Risk factors associated with parents claiming personal-belief exemptions to school immunization requirements: community and other influences on more skeptical parents in Oregon, 2006

Vaccine. 2012 Feb 1;30(6):1132-42. doi: 10.1016/j.vaccine.2011.12.006. Epub 2011 Dec 14.


Background and objectives: With vaccine-preventable diseases at record lows, few studies investigate rising parent-claimed exemptions to school immunization requirements. After finding exemption clusters in Oregon, we hypothesized that exemption risk factors may vary among communities. We surveyed parents to identify risk factors for exemptions and evaluated risk factor differences among communities with differing exemption rates.

Design: Retrospective cohort study, multi-staged, population-proportionate sampling.

Setting and participants: Parents of 2004-05 Oregon elementary school children (N=2900).

Main outcome measure: Parent-reported exemption status.

Results: The response rate was 55%. Compared to vaccinators, exemptors were significantly more likely to have: strong vaccine concerns (weighted adjusted odds ratio (aOR)=15.3, 95% CI 6.4-36.7); "vaccine-hesitant" concerns (aOR=2.3; 95% CI 1.0-5.0); >1 childbirth(s) at a non-hospital, alternative setting (aOR=3.6; 95% CI 1.6-8.0); distrust of local doctors (aOR=2.7; 95% CI 1.0-7.5); reported chiropractic healthcare for their youngest school-age child (aOR=3.9; 95% CI 1.8-8.5); and reported knowledge of someone with a vaccine-hurt child (aOR=1.8; 95% CI 0.9-3.4). Exemptors were less likely to have "pro-vaccine" beliefs (aOR=0.2; 95% CI 0.0-0.6) and less likely to report relying on print materials (aOR=0.4; 95% CI 0.2-0.8). The strengths of association differed significantly for those with strong vaccine concerns and those reporting knowledge of someone with a vaccine-hurt child, depending on residence in exemption-rate areas, e.g., exemptors in medium-rate areas were more likely to have strong vaccine concerns (aOR=13.5; 95% CI 5.4-34.0) than those in high-rate areas (aOR=9.7; 95% CI 3.7-25.4).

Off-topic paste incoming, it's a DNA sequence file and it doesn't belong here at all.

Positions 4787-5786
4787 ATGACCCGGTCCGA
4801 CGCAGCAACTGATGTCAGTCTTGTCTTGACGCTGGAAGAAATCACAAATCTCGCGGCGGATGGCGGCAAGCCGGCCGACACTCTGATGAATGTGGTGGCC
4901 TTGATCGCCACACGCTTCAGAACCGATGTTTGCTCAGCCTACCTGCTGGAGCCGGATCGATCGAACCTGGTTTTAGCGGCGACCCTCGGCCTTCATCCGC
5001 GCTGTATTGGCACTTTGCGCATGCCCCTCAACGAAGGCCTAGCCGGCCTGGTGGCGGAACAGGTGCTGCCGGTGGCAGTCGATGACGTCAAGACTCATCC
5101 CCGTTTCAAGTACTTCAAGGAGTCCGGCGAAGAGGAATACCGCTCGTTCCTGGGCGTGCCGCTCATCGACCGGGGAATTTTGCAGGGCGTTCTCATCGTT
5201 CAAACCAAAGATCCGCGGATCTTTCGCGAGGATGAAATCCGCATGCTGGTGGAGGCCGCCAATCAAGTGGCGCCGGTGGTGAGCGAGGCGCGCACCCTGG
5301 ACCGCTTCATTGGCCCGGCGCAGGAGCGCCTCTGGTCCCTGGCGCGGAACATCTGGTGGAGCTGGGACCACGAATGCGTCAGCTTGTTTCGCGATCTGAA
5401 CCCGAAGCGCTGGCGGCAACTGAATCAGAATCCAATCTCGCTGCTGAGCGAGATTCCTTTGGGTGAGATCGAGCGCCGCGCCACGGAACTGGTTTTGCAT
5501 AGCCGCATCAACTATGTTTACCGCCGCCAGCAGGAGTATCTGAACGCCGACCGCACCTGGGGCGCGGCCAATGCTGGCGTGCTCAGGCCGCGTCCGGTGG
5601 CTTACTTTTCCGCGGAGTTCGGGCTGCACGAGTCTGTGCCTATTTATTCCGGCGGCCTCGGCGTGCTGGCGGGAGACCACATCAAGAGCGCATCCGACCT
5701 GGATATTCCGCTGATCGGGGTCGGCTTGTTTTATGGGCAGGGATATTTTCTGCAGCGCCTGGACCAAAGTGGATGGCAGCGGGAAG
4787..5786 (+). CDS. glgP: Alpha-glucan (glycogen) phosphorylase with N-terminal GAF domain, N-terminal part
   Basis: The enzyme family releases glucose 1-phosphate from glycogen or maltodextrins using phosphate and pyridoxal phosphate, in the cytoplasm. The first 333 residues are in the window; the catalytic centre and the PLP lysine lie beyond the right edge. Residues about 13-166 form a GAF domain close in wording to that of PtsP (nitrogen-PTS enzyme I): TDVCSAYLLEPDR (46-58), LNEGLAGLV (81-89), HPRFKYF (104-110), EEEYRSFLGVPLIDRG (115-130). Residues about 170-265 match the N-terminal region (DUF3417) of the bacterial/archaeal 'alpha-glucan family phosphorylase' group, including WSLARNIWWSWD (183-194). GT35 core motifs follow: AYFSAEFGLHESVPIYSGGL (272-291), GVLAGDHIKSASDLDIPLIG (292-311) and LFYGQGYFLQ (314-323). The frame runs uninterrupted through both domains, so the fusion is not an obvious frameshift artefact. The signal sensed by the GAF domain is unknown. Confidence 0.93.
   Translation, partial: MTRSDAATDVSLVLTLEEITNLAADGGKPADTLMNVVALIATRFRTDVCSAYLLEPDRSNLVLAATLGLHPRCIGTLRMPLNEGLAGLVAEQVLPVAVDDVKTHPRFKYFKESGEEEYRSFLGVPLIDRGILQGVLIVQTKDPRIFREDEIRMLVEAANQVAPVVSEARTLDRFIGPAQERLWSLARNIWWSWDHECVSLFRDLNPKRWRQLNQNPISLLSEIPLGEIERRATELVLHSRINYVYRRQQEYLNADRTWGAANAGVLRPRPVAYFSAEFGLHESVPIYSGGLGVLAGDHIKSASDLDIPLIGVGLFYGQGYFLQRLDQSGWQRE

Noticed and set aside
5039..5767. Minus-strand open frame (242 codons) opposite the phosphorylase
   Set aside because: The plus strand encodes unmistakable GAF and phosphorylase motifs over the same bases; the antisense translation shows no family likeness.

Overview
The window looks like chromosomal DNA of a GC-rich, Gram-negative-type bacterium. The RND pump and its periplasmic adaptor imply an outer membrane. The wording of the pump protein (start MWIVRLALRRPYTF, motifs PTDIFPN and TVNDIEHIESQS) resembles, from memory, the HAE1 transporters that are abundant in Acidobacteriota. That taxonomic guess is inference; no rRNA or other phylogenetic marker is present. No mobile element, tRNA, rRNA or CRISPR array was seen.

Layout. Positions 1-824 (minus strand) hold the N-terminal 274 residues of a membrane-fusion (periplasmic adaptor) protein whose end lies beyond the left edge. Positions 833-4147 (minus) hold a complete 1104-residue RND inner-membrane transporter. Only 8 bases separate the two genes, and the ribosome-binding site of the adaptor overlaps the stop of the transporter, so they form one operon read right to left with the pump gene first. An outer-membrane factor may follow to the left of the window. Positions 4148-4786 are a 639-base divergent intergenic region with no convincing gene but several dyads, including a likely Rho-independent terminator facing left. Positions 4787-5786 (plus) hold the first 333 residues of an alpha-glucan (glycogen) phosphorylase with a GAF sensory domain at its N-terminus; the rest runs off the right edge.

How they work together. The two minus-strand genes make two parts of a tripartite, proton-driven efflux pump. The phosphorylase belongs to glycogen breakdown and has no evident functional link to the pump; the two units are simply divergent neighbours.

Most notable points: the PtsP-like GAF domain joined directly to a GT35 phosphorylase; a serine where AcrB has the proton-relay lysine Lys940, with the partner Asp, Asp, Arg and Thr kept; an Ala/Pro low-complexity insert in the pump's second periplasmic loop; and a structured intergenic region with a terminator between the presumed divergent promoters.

Conclusions: Vaccine beliefs were important risk factors. That differing community-level exemption use modified the effects of several individual-level factors suggests that communities also influence parent decisions. Therefore, understanding community contexts and norms may be important when designing interventions.

Publication types

  • Research Support, U.S. Gov't, P.H.S.

MeSH terms

  • Adolescent
  • Adult
  • Attitude to Health*
  • Child
  • Cohort Studies
  • Female
  • Humans
  • Immunization / statistics & numerical data*
  • Male
  • Middle Aged
  • Oregon
  • Parents*
  • Retrospective Studies
  • Risk Factors
  • Treatment Refusal / psychology*
  • Treatment Refusal / statistics & numerical data*